Using Essential Oils For Pets

Horses, Cats, Dogs | Using Essential Oils For Pets

Using essential oils for pets can help get rid of bad odors, boost your pet's immune system, prevent yeast and mold growth, and repel insects. You may also be able to treat mild ailments, such as skin inflammations, itchy skin, rashes, bad breath, flatulence, and motion sickness.

When using essential oils for pets, remember that animals have a much more acute sense of smell than you do, and some pets may react badly to essential oils.

Use a mild blend at first and observe the results. Tearing eyes, sneezing, pacing, or whining are all signs that your pet finds the scent overwhelming. Dogs or horses may rub their head on the ground and cats may excessively lick themselves to escape the smell.

This article looks at aromatherapy and cats and essential oils for horses. For dogs, see this dog aromatherapy article.

Aromatherapy and Cats

To say that using essential oils on or around cats is controversial is putting it mildly. Some people believe you shouldn't even diffuse essential oils around cats.

The concern arises because some essential oils may be toxic to cats, in particular oils containing containing phenols or benzyl alcohols. Because cats don't metabolize those substances well, they may cause liver damage.

Interview With a Veterinarian

However, aromatherapy expert Robert Tisserand thinks this concern is overstated, writing, "Cats are quite susceptible to toxicity from nutmeg oil and tea tree oil. But, a small amount of any essential oil, and a moderate amount of most, will not harm your cat."

An article in Animal Wellness that solicited the opinions of several aromatherapy experts concluded, "Exercise caution and watch your kitty for subtle changes in behavior and/or a lack of energy."

Here are the two biggest precautions you can take:

  • For topical application, start with a one percent dilution (1 drop essential oil in 1 teaspoon of carrier oil) or less.
  • When diffusing essential oils, make sure your cat has a way to leave the room. If the cat doesn't like what it smells, chances are it won't hang around.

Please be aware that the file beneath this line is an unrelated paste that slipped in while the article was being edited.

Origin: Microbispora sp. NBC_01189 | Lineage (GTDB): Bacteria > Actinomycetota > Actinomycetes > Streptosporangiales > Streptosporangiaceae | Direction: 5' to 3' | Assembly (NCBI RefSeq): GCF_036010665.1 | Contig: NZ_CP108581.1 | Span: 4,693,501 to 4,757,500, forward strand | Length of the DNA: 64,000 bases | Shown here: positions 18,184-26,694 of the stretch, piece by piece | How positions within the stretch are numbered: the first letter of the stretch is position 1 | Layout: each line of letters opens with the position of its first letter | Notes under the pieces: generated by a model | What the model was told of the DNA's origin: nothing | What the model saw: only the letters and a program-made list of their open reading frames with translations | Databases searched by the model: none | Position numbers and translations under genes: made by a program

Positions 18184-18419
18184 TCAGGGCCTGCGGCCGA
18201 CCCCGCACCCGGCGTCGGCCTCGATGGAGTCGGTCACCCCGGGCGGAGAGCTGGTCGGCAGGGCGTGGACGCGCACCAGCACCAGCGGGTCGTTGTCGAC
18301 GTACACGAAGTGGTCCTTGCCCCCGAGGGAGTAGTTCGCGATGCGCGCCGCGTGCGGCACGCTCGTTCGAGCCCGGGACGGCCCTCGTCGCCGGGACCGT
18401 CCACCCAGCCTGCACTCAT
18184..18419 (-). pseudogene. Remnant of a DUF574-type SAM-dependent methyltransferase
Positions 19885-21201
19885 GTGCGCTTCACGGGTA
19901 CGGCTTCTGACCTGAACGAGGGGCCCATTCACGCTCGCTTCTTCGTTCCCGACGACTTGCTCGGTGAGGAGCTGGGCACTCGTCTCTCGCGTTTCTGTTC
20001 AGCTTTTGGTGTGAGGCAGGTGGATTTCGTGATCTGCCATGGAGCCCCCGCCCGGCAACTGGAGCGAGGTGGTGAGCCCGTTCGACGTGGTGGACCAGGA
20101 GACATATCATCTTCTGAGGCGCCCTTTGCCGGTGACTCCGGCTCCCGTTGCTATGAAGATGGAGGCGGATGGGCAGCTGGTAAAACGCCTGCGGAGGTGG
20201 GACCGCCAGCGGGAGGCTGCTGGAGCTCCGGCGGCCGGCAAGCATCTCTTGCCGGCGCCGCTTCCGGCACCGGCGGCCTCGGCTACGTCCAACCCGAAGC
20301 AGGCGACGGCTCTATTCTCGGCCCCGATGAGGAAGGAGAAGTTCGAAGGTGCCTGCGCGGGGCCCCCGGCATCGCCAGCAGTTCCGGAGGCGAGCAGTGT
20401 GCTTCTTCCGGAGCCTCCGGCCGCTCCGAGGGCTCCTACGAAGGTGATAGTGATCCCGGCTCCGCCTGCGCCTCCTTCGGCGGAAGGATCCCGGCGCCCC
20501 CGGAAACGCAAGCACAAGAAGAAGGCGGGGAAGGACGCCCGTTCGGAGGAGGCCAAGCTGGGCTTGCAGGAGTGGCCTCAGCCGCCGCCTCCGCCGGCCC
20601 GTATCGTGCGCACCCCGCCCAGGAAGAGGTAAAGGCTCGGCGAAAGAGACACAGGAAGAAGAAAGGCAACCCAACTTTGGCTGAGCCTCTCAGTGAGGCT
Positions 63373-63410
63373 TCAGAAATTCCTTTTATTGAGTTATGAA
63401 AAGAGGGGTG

If you are still concerned about using essential oils with cats, consider using hydrosols instead. A cat’s liver can properly process hydrosols, according to Holistic Aromatherapy for Animals: A Comprehensive Guide to the Use of Essential Oils & Hydrosols with Animals.

Essential Oils For Horses

Horse professionals are using essential oils for horses. In Scented Horses, aromatherapist Catherine Bird offers the following guidelines for safely using aromatherapy with horses:

  • Never apply undiluted essential oils to a horse's skin.
  • A 3 percent dilution will create a response if you use the right oils for the situation.
  • If the horse has a reaction to essential oils or gets some in an eye, don't use water to wash them off. Use a carrier oil or milk.
  • Never use essential oils for a medical condition without first consulting your veterinarian.

Bird lists these essential oils for a basic kit for horses:

  • Bergamot: To relieve skin irritations and ease anxiety.
  • Chamomile: To calm. It's also good for muscles.
  • Eucalyptus: To prevent illness, freshen the air in a stable, and relieve muscle soreness as part of a post-event muscle rub.
  • Frankincense: To use in a wash for wounds and in a chest rub for respiratory disorders.
  • Geranium: To help relieve spasms, provide a mild analgesic effect, and balance hormones and moods.
  • Lavender: To soothe heat and inflammation.
  • Lemongrass: To aid in the recovery of tendon problems and shin soreness.
  • Tea Tree: To use in a blend of essential oils for rain scald and ringworm and in a wash for wounds to prevent infection.

Books for more information about essential oils for pets:

Aromatherapy For Horses

Veterinary Aromatherapy

Essential Oils for Natural Pet Care: A Veterinarian's Desk Reference for the Top Health Concerns of Cats, Dogs & Horses




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